Russian Soyuz rocket blasts off for space station

ALMATY Sun Jul 15, 2012 3:03pm EDT

1 of 8. The Soyuz TMA-05M spacecraft carrying the International Space Station (ISS) crew of Russian cosmonaut Yuri Malenchenko, Japanese astronaut Akihiko Hoshide and U.S. astronaut Sunita Williams blasts off from its launch pad at Baikonur cosmodrome July 15, 2012.

Credit: Reuters/Shamil Zhumatov

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ALMATY (Reuters) - A trio of Russian, Japanese and U.S. astronauts blasted off aboard a Soyuz spaceship on Sunday for a four-month mission on the International Space Station (ISS) that Moscow hopes will help restore confidence in its space programme.

Veteran Russian cosmonaut Yuri Malenchenko, NASA astronaut Sunita Williams and Japanese astronaut Akihiko Hoshide launched successfully aboard the Soyuz TMA-05M rocket from the Baikonur cosmodrome in Kazakhstan at 0240 GMT (10:40 p.m. EDT on Saturday).

They are scheduled to berth early on Tuesday (late Monday EDT), joining NASA Flight Engineer Joseph Acaba and Russian cosmonauts Gennady Padalka and Sergei Revin aboard the ISS, a $100 billion research complex orbiting 240 miles above Earth.

"The Soyuz had a very smooth ride into space," a spokesman for NASA said during a live broadcast on the agency's television channel. The rocket blazed a bright orange trail through cloudy skies above the Kazakh steppe.

Since the retirement of the space shuttles last year, the United States is dependent on Russia to fly astronauts to the ISS, which costs the nation $60 million per person.

Moscow hopes a successful mission will help to restore confidence in its once-pioneering space programme after a string of launch mishaps last year, including the failure of a mission to return samples from the Martian moon Phobos.

The previous Soyuz launch on May 15 was delayed by more than one month to allow Russia's partly state-owned space contractor, RKK Energia, to prepare a new capsule for launch after an accident during pressure tests damaged the Soyuz crew capsule.

There were no such delays with Sunday's launch.

"The most tense, the most difficult part (of the launch) has been successfully implemented," said Vladimir Popovkin, head of Russian space agency Roscosmos.

"I have just spoken to the crew. They are feeling great," Russian news agencies quoted Popovkin as saying in Baikonur. "I have no doubts that all will go according to plan."

Malenchenko, a 50-year-old cosmonaut on his fifth space voyage, loosened his straps about 20 minutes after blast-off after conducting air pressure checks.

Asked by Mission Control how the crew was feeling, he replied: "Good." A doll given to Malenchenko by his daughter dangled from the roof of the capsule.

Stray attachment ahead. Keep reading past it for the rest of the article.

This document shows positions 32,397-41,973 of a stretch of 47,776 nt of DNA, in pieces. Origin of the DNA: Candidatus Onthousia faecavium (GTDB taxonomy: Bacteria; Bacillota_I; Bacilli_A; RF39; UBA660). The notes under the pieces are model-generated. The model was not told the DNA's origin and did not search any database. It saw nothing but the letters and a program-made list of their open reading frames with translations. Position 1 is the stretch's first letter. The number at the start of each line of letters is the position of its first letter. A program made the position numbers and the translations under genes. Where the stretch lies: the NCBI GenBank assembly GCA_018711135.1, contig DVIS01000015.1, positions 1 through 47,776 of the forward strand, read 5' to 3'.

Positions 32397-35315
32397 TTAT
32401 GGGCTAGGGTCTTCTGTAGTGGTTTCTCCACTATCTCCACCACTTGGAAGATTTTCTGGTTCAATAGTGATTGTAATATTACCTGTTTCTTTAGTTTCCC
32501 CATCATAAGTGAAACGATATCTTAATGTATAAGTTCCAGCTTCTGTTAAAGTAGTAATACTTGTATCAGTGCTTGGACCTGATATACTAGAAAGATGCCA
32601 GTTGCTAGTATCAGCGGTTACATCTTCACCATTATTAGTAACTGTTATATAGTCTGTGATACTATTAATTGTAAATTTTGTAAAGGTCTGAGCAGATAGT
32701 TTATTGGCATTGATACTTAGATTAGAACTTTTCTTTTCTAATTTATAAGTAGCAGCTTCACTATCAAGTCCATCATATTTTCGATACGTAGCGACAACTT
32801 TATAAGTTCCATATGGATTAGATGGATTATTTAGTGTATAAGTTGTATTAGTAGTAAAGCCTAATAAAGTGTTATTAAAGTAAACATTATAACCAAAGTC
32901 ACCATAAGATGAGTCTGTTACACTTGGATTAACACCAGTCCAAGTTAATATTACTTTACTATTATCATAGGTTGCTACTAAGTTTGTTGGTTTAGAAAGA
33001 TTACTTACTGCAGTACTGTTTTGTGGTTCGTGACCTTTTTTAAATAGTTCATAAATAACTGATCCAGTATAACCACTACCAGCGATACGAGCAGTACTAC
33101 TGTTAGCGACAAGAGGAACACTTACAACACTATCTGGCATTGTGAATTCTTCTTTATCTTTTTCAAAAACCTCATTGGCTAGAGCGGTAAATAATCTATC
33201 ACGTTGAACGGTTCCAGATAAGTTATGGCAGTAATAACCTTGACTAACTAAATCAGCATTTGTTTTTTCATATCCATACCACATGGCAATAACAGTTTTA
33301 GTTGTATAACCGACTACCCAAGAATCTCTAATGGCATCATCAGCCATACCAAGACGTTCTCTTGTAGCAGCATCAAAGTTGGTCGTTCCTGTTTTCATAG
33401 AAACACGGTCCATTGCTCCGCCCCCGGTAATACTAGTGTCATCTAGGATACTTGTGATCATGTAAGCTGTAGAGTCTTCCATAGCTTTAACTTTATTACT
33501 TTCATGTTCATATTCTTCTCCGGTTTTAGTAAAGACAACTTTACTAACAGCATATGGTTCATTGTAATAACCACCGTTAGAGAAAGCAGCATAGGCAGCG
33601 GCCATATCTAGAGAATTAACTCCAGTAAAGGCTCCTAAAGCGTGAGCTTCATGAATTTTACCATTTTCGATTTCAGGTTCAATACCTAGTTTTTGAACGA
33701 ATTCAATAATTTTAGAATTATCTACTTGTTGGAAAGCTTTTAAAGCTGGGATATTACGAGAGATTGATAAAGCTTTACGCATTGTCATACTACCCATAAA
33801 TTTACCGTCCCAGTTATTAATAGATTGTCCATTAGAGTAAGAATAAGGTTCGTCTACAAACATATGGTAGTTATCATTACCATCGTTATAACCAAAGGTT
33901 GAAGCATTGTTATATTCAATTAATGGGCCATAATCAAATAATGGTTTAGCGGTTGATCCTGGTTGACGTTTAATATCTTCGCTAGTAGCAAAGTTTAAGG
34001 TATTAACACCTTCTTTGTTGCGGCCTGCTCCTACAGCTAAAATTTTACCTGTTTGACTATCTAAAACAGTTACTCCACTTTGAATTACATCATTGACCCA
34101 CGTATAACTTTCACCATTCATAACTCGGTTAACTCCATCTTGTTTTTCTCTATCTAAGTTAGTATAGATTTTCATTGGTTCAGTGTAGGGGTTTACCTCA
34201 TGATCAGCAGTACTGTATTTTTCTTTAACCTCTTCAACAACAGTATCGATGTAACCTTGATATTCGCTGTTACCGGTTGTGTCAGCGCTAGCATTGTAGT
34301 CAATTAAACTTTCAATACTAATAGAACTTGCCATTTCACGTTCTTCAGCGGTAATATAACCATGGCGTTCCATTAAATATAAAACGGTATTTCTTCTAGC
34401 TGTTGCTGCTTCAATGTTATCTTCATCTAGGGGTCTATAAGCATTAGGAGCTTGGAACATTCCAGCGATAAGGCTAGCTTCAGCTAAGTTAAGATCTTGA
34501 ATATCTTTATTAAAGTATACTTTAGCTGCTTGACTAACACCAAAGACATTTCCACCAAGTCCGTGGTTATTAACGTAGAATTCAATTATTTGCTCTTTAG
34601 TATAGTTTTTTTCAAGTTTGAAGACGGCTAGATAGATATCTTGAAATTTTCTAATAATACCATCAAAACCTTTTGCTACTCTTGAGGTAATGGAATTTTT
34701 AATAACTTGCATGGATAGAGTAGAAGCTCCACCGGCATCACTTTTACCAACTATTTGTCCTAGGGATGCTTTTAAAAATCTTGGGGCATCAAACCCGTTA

Williams and Hoshide are both on their second space flight and their first aboard a Soyuz spacecraft. They, along with Malenchenko, are scheduled to return to Earth in mid-November.

The previous crew of three at the ISS returned on July 1. Cosmonaut Oleg Kononenko, NASA astronaut Don Pettit and European Space Agency astronaut Andre Kuipers helped to dock the first privately owned spacecraft during a six-month stint in orbit.

At the end of May, this crew released Space Exploration Technologies' unmanned Dragon cargo, which arrived as part of a test flight and was the first privately owned spaceship to reach the 15-nation ISS project.

Sunday's launch took place less than three weeks after China's Shenzhou 9 spacecraft returned to Earth, ending a mission that put the country's first woman in space.

Although China is far from catching up with the United States and Russia, the Shenzhou 9 marked China's fourth manned space mission since 2003 and comes as budget restraints and shifting priorities have held back U.S. manned space launches.

(Editing by Eric Walsh)

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Comments (2)
Kailim wrote:
I think ‘budget restraints and shifting priorities’ are bad excuses. Reuters reports here that the US government pays Russia $60 million per person for launch to ISS. I read from CNN that the US government have a $300 million contract with Russia for 3 years for the same. I believe another option can be to reduce rocket launches frequencies which is more sensible if there is budget constraint. No matter how you call this contract, it is in fact outsourcing an important high tech business, which the Americans are proud of and good at, to Russia. The outcome is loss of jobs in NASA, scientific related companies, engineering design companies up to manufacturers in America. This outsourcing activity is done by the US government this time, not the greedy corporate America.

Obama said a couple weeks ago that Americans are not afraid of competition with China, which is good at making cheap low tech products and assembling high tech products according to Americans’ design and engineering development such as Apple’s. Does he imply that America cannot compete with Russia for high tech products and services now?

Your government has really problems, American pals.

Jul 15, 2012 6:45am EDT  --  Report as abuse
jrpardinas wrote:
As George Carlin predicted, it’s getting to the point where the USA is good at only one thing: unprovoked aggression all over the planet. But, given the shape of our economy, that can’t possibly last.

In the meantime, technical and scientific leadership is passing to other countries – e.g. particle physics to Europe, space exploration to Russia and China.

Soon all we’ll have here is know-nothing evangelicals, a vast sea of the unemployed, foreign-lobby agents buying our politicians and a handful of robber-baron plutocrats like Mitt Romney picking at the bones.

Jul 15, 2012 11:13am EDT  --  Report as abuse
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